Dynamic loads exerted by pealing bells have given engineers working on a new bell tower in Basildon, Essex, an unusual set of challenges. The free-standing 30m high glass-clad tower will support a peal of eight bells - six medieval, two new.
'The bells are arranged radially, and the worst case is when the largest - the 1t tenor bell - and the smaller bell opposite are moving in the same direction at the same time,' says Buro Happold's facade engineering group director Stephen Tanno.
'If these forces cause too much sideways deflection of the tower at the wrong moment, there is a serious risk of the bells actually swinging right over the top and staying there - which would rather put the ringers off their stroke.'
Thus the maximum permitted sway under the worst combination of wind and bell loads is 2mm. To achieve this degree of stiffness with more than 2.6t of swinging bells mounted nearly 17m above ground level on a structure only 6m in diameter at its base required something out of the ordinary in terms of structural form.
'The octagonal layout was chosen by architect Douglas Galloway long ago to reflect the number of bells,' Tanno says. 'But at scheme design stage it was obvious that a conventional frame would never be stiff enough. So instead of single columns we went for a triple tube design that is between two and three times stiffer than a single, larger tube.'
The main vertical elements are now made up of three 140mm diameter steel tubes arranged in a triangular plan form. Each 'column' sits on a pair of 15m deep raking minipiles. Above the bell level the two outer tubes curve sideways to form elegant Gothic dormer arches, while the inner tube sweeps upwards and inwards to support a copper-clad spire topped by a stainless steel cross.
Essential stiffening is supplied first by radial and perimeter bracing at each floor level. At first and second floor levels these diaphragms are connected only to the inner vertical tubes, with floor loads transferred to the outer tubes by batten plates at 3m intervals. Forces from the belfry floor are taken directly by all three tubes.
Cross-bracing on all faces of the octagon by steel rods inside the glazing adds more stiffness. Substantial steel fins on the inner tubes also help, although their primary purpose is to locate and carry the weatherproofing for the 15mm toughened glass panes chosen for the glazing.
Even this will deflect 25mm under maximum wind load, Tanno says. He adds: 'The other problem is that bell ringing is a very physical activity, the tower is open to the south so there'll be significant solar gain, but it isn't used often enough to justify air conditioning.
'So in summer we'll rely on the stack effect to draw air in through low level vents and exhaust it through vents in the dormers, and in winter there'll only be trace heating, to keep down condensation.'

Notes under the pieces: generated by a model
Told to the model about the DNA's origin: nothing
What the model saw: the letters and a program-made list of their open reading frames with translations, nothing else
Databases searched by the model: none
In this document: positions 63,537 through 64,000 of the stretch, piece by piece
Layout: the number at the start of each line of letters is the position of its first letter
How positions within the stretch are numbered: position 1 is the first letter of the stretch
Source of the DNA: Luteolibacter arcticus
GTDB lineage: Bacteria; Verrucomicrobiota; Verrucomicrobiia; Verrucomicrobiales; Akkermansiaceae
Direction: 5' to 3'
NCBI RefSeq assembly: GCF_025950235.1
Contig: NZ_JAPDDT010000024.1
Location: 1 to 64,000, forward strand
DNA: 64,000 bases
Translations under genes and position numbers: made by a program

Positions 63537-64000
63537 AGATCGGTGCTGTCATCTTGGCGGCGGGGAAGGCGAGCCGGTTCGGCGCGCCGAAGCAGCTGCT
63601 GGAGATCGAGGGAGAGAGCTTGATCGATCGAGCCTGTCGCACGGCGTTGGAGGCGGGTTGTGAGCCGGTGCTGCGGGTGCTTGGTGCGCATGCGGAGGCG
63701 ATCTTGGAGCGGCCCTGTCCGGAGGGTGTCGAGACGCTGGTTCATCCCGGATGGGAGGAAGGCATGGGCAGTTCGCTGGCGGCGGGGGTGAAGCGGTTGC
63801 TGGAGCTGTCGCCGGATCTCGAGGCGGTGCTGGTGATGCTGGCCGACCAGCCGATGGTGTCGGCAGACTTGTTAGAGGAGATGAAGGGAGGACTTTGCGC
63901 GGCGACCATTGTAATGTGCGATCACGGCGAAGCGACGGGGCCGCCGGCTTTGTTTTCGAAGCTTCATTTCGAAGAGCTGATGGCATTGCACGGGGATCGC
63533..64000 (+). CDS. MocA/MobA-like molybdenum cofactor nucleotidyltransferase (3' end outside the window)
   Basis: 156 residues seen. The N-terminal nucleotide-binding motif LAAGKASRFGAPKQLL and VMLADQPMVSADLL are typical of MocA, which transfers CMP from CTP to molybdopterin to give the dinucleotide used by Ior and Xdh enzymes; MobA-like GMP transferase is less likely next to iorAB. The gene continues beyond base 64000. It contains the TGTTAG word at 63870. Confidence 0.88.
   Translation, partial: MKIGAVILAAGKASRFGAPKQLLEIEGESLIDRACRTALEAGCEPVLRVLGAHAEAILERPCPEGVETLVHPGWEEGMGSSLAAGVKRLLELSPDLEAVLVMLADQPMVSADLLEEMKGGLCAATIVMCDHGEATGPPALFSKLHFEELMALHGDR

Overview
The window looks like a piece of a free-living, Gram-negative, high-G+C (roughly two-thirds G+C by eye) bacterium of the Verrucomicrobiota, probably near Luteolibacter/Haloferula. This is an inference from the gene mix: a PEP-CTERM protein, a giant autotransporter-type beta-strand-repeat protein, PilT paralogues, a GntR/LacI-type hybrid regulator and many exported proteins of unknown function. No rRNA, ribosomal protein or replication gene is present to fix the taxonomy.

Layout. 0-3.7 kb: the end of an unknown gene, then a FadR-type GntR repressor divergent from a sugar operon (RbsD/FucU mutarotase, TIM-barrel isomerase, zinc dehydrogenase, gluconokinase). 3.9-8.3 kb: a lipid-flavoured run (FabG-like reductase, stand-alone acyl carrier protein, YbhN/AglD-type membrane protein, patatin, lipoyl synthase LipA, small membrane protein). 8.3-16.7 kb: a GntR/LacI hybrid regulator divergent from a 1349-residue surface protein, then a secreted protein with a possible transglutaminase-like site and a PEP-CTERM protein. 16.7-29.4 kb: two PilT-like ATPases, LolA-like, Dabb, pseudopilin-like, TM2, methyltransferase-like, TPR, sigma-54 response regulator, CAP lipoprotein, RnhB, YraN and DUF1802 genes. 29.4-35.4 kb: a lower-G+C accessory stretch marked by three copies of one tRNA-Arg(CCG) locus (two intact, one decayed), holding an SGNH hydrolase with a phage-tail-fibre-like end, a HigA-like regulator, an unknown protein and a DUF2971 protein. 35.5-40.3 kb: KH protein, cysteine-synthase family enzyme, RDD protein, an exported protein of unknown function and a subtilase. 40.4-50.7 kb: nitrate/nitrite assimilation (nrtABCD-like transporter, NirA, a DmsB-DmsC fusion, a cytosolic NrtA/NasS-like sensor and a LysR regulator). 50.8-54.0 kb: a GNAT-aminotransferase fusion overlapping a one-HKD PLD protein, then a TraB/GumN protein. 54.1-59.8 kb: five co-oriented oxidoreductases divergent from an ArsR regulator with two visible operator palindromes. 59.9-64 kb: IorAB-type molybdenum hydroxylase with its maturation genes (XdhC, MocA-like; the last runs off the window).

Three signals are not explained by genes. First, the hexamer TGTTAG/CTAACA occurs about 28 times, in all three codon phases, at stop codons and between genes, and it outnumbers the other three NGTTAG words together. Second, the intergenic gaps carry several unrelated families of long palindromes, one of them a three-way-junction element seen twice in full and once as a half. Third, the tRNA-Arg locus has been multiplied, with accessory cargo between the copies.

Controlling sound within the tower is almost as important as damping down temperature variations. Just the right volume has to be transmitted down the tower to the bell ringers below. 'Our acoustic consultant David Fleming worked closely with the Whitechapel Bell Foundry, which is producing the two new bells,' Tanno says.
'They calculated the area of the openings in the floors needed to achieve the right sound levels on the bell ringing floor. The sounding floor between the bells and the ringers also acts as a sound attenuator.'
Central access openings in the floors are normally closed off when ringing takes place. The lower two floors are of relatively straightforward timber construction, but the complex design of the belfry floor is intended to achieve more than just sound absorption.
A 150mm thick concrete 'doughnut' slab carries the eight legged steel bell support structure. This doughnut sits on 25mm of cork, which in turn is supported by another 150mm thick concrete slab. There is no through connection between the two concrete elements, a feature which obviously helps to reduce sound transmission.
'It also absorbs some of the dynamic forces from the bells,' Tanno adds. 'These can be vertical as well as horizontal, so the cork filling in the concrete sandwich will have an important cushioning effect.'
Architectural detailing was by Fletcher Priest, acting as subconsultant to Buro Happold. Main contractor Mowlem poured the ground floor slab in early October.
Erection of the Tubeworkers-fabricated frame was well advanced before Christmas. Temporary setting-out steelwork is needed to locate the frame components precisely during erection - 'glazing bosses have to be positioned to within 2mm', Tanno points out. A jig was used to pre-assemble the spire framework before it was lifted into position on top of the vertical inner tubes the week before Christmas.
Alpha Plana is due to start installing the 3m by 1.2m panes of glass next week. Mechanical and electrical services, including installation of a complex fibre optic lighting system, are the responsibility of EIC.
The tower sits outside the west window of St Martin's, Basildon's parish church. When the first bells ring out, some time in March, they will signal the end of an odyssey that began back in the late 1970s.
Canon Lionel Webber of St Martin's has been campaigning and fund raising for the bell tower since then, but it took a Millennium Commission grant of £329,000 towards the £670,000 cost to bring the dream to fruition.
Buro Happold has also made a major contribution to the project, donating much of the design time involved.